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Program in the Humanities

The University of North Carolina at Chapel Hill

History and Ideologies: The Rise and Fall of the Western “-Isms”

Part II: The Development of Social, Economic, and Cultural “-Isms”
A Distinguished Scholar Seminar featuring Lloyd S. Kramer 

July 13-14, 2012

If you attended Part I of this three-part series you know that Professor Lloyd Kramer brings a wide-ranging historical perspective to his analysis of ideas and cultural movements that have shaped the modern world. In this seminar, he will examine the ideologies that nineteenth-century Europeans developed to explain the dislocations and dizzying possibilities that accompanied industrialization, urbanization, political revolutions, scientific innovations, and the emergence of new collective identities. Whether you missed or attended Part I of this series, you can now join Part II of this continuing conversation. Learn from one of Carolina’s best teachers and scholars as he discusses influential “-Isms” that interpreted the disorienting social and cultural changes in the modern Western world. Professor Kramer will focus specifically on Romanticism, Hegelianism and Marxism, Darwinism and Social Darwinism, and Freudianism, stressing how Europeans used these ideas to redefine the meaning of modern human lives and to make sense of a new social world in which “all that was solid melted into air.”

Speaker

Lloyd S. Kramer is Professor of History at the University of North Carolina at Chapel Hill, where he also serves as chair of the History Department. He has been teaching European and global history at Chapel Hill since 1986. He is a past recipient of both the Johnston Teaching Award for Distinguished Undergraduate Teaching and the Outstanding Undergraduate Teaching Award. He is the author of several books, including Lafayette in Two Worlds: Public Cultures and Personal Identities in an Age of Revolutions and Nationalism in Europe and America: Politics, Cultures, and Identities since 1775.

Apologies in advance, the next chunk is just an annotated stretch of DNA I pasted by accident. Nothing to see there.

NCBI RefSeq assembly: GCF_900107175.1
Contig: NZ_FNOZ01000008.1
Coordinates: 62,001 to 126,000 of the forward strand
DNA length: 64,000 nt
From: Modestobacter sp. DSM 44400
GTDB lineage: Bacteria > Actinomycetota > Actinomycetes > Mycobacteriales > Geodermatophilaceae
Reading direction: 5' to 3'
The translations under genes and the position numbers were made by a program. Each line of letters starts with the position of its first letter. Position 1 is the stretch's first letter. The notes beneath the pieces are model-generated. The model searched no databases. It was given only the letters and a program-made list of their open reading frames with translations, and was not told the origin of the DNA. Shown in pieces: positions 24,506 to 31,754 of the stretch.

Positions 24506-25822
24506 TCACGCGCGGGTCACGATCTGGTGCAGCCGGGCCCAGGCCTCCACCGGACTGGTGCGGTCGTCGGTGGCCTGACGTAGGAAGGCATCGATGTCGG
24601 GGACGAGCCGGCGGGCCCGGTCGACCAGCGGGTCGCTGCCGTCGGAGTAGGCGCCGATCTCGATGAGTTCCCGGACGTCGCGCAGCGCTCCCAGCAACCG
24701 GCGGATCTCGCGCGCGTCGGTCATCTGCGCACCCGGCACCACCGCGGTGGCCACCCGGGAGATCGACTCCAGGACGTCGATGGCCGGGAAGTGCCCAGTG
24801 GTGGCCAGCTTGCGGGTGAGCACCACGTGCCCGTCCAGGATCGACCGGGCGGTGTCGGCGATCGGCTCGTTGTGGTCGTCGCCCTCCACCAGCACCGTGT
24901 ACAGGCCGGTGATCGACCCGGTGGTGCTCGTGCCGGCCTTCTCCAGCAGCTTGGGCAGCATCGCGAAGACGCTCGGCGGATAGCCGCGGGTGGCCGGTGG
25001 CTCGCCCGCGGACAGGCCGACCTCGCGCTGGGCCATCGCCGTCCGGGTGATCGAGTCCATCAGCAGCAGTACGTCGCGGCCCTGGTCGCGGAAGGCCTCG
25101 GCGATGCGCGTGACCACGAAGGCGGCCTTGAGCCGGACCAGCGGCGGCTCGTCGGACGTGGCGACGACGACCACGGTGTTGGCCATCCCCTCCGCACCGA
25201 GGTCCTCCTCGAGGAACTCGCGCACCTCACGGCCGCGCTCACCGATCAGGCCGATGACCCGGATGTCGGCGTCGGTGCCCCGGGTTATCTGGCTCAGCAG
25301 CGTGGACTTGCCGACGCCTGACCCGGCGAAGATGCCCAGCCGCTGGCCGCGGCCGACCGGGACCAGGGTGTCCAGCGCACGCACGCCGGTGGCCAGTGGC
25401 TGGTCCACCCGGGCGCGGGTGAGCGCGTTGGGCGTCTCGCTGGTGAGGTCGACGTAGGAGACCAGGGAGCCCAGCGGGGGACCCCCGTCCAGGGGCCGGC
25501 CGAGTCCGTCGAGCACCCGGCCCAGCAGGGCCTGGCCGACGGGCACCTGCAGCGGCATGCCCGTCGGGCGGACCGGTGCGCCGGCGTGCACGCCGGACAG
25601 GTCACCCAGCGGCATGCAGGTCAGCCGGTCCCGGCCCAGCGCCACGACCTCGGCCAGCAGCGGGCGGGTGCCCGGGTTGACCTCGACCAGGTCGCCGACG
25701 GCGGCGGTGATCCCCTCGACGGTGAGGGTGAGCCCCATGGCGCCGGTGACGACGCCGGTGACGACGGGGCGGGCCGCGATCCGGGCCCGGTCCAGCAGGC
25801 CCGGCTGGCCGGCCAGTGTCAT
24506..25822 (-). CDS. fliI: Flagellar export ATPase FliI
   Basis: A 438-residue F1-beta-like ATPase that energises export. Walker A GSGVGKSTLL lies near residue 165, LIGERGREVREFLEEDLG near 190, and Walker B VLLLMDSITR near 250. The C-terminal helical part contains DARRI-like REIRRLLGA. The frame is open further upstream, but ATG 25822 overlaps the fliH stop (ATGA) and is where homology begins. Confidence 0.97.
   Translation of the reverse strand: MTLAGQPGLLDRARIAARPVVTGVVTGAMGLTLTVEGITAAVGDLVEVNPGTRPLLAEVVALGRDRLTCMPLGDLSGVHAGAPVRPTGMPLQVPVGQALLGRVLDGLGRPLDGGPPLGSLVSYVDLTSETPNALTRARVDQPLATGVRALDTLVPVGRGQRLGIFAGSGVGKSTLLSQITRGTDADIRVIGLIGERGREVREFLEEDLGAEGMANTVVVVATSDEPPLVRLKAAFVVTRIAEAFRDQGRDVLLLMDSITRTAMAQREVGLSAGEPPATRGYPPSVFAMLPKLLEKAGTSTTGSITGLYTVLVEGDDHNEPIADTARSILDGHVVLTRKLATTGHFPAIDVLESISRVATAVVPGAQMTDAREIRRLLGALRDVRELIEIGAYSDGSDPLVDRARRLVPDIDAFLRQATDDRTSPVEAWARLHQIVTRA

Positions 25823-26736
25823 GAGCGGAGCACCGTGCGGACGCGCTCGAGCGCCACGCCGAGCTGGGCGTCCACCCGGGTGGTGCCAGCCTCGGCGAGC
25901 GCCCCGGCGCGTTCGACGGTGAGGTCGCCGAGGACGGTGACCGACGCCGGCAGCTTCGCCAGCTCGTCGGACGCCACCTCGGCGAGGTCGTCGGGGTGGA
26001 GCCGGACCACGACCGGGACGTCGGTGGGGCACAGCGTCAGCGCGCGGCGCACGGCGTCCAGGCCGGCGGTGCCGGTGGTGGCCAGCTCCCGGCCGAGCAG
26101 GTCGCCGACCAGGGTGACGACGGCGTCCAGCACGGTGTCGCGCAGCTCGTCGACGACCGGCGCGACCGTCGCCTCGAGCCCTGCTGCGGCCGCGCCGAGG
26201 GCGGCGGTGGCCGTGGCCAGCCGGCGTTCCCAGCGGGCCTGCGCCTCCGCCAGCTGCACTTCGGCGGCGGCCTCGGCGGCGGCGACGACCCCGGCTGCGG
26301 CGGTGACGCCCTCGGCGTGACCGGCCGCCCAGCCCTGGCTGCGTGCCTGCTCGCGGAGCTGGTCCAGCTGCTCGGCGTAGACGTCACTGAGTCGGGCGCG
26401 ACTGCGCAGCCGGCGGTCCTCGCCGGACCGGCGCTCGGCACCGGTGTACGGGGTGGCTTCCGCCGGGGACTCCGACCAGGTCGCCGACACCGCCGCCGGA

Topics

Romanticism

Hegelianism and Marxism

Darwinism and Social Darwinism

Freudianism

Time and Cost

4:30 p.m. Friday, July 13, through 12:00 p.m. Saturday, July 14, 2012. The tuition is $125 ($110 by May 23). Tuition for teachers is $62.50 ($55 by May 23). 10 contact hours for 1 unit of renewal credit. The optional dinner on Friday evening is $20.00.

For information about lodging click here.

Co-Sponsored by the General Alumni Association.

For information about GAA discounts and other scholarships available to Humanities Program participants, click here.

Register for this seminar.

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